The period 1880-1930 is recognized as the heyday of Minneapolis flour power. After 1930, changes in the market tilted against Minneapolis, and by 1960 the riverfront was in various stages of decline and neglect. Over a period of thirty years, leaders in Minneapolis have committed $299 million in public investments to infrastructure, environmental remediation, public facilities and parks. As of mid-2007, $1.56 billion of private investment has been placed along the riverfront in the form of condominiums, hotel rooms and commercial space.  In the last thirteen years, the estimated market value in the district has risen from $34 million to $334 million, in today’s dollars – an annual compounding increase of 19.2%.  The following "before and after" images are presented courtesy of the City of Minneapolis:

Second_st_beforeSecond_st_after_3 The comprehensive reuse of the unique landscape and structures left behind from the milling era suggests Minneapolis knows the demands of the reinvention test. Communities around the country are reinventing riverfronts, as discussed in this book released this month.  I hope the significant opportunity to use a new bridge as a multimodal landmark is addressed with the same commitment.

Three Reasons to Consider Business Improvement Districts

There is genuine irony surrounding business improvement districts (“BIDs”) today. On one hand, many leaders of municipalities and chambers of commerce are unaware of how they could be used, or assume BIDs are suited primarily to huge urban centers. On the other hand, the BID (or in Canada, BIA – business improvement area) is an elemental way of pooling revenue together for collective purposes, and a tool with great potential for communities small and large.

There are over 400 BIDs operating in the United States alone, and many more in Canada and Europe. Organized as a public-private partnership among owners of commercial property, the impetus for forming a BID is ordinarily the importance of promoting a community’s downtown. They are formed locally, requiring majority approval from business owners and legal authority on the state or provincial level.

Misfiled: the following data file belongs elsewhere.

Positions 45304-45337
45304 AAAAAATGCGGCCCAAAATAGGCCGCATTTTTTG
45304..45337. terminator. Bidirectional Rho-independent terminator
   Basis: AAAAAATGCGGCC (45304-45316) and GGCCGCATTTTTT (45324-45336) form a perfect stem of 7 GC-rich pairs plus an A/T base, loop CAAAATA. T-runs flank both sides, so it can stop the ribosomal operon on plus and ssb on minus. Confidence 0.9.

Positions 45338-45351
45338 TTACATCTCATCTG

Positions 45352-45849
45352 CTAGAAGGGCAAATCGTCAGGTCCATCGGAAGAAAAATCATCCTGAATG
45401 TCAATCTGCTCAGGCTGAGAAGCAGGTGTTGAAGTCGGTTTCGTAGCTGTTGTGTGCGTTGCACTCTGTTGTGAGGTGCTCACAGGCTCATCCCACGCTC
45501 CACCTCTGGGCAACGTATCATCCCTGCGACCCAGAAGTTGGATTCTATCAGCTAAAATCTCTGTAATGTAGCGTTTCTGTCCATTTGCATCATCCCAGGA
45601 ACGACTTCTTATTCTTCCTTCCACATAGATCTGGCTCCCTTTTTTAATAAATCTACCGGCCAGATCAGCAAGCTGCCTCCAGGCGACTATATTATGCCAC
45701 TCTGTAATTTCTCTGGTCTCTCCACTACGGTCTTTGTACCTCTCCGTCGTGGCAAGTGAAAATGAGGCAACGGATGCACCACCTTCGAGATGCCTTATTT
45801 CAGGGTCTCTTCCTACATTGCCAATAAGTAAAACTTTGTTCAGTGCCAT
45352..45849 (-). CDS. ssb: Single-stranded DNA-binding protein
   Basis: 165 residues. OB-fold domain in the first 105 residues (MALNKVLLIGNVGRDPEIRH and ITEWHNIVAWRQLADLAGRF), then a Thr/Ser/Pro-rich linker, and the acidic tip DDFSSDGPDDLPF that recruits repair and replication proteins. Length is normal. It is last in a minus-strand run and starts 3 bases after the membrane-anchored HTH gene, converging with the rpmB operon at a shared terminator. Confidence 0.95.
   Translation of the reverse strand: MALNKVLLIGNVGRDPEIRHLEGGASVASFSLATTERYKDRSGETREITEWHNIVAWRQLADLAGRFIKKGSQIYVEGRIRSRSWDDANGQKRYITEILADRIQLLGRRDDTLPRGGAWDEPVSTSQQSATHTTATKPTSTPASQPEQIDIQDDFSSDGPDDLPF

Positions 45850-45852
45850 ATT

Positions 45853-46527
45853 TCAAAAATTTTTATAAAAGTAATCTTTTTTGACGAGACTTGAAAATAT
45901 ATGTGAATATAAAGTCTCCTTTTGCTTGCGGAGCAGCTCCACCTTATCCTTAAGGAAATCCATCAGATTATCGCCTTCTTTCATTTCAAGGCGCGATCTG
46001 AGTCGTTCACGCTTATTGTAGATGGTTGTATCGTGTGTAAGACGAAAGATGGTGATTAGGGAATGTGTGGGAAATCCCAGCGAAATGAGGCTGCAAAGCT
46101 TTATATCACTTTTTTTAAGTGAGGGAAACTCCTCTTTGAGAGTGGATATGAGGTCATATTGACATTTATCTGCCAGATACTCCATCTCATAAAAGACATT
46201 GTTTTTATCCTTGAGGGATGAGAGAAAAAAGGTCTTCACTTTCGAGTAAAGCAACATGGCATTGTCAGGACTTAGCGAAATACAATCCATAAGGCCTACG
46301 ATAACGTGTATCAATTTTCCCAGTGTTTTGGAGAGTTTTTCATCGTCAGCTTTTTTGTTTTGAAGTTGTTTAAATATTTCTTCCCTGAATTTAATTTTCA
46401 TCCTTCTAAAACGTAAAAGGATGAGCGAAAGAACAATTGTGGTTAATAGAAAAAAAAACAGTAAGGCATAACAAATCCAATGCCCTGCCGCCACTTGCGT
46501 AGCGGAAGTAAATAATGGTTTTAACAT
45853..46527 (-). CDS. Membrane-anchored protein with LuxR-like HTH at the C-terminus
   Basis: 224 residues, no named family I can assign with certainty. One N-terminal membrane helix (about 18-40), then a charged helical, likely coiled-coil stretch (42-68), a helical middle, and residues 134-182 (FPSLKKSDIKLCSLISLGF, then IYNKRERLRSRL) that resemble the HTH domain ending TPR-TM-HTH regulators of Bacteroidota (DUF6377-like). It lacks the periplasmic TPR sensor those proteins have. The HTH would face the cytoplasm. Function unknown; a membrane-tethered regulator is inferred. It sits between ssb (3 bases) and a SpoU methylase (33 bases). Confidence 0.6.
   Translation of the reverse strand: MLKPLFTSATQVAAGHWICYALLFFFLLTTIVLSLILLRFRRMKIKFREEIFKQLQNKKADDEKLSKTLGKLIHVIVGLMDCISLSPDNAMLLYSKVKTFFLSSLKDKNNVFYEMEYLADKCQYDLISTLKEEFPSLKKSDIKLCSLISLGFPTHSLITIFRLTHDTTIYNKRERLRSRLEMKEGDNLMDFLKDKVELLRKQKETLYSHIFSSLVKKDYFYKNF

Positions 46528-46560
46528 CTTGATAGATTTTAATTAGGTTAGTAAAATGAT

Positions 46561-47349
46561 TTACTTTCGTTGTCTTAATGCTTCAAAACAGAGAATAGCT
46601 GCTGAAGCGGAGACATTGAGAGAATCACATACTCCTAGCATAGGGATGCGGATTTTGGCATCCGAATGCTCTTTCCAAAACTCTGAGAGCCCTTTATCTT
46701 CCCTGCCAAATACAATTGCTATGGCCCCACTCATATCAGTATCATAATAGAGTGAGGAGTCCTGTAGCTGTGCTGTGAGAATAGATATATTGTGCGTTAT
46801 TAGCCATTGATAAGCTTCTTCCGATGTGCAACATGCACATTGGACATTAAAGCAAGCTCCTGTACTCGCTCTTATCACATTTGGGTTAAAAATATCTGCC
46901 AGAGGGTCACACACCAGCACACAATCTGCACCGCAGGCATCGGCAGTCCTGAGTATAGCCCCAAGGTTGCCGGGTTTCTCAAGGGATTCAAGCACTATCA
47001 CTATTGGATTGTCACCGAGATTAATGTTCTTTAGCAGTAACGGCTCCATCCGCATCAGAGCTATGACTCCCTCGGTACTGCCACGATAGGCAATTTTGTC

Here are three reasons to love business improvement districts as an economic development tool:

1. Custom built. The boundaries, the basis for assessing the charges from participants, and how the district chooses to brand its downtown can be tailored to what face the civic and business leadership most wants to show the world.

2. Local priorities drive. Communities have used BIDs for a broad range of applications. New York City’s fifty-five BIDs have over twenty years channeled $830 million into capital improvements, sanitation, beautification, public safety and tourist programs. In Los Angeles, the Downtown Center Business Improvement District has focused on business recruitment and retention, as well as serving as a housing information clearinghouse for prospective residents and developers alike. In Duluth, Minnesota, BID resources have been targeted to branding Duluth as a waterfront destination.

3. Suited to communities large and small. In addition to the metropolitan cases noted above, BIDs have been used to great effect by smaller towns, as well. Take the City of Salmon Arm, British  Columbia, a town of roughly 16,000 residents. The Salmon Arm Downtown Improvement Association was the first district in the province; its existence dates to 1974, before authorizing legislation was approved. Over the last thirty-three years, the district has focused on revitalization efforts and sponsorship of special events downtown.

Communities, planners and business leaders interested in exploring the benefits of a business improvement district can contact Jon Commers, principal at Donjek. We can assist in thinking through the process, running preliminary scenarios, and evaluating the use of BIDs to meet you goals.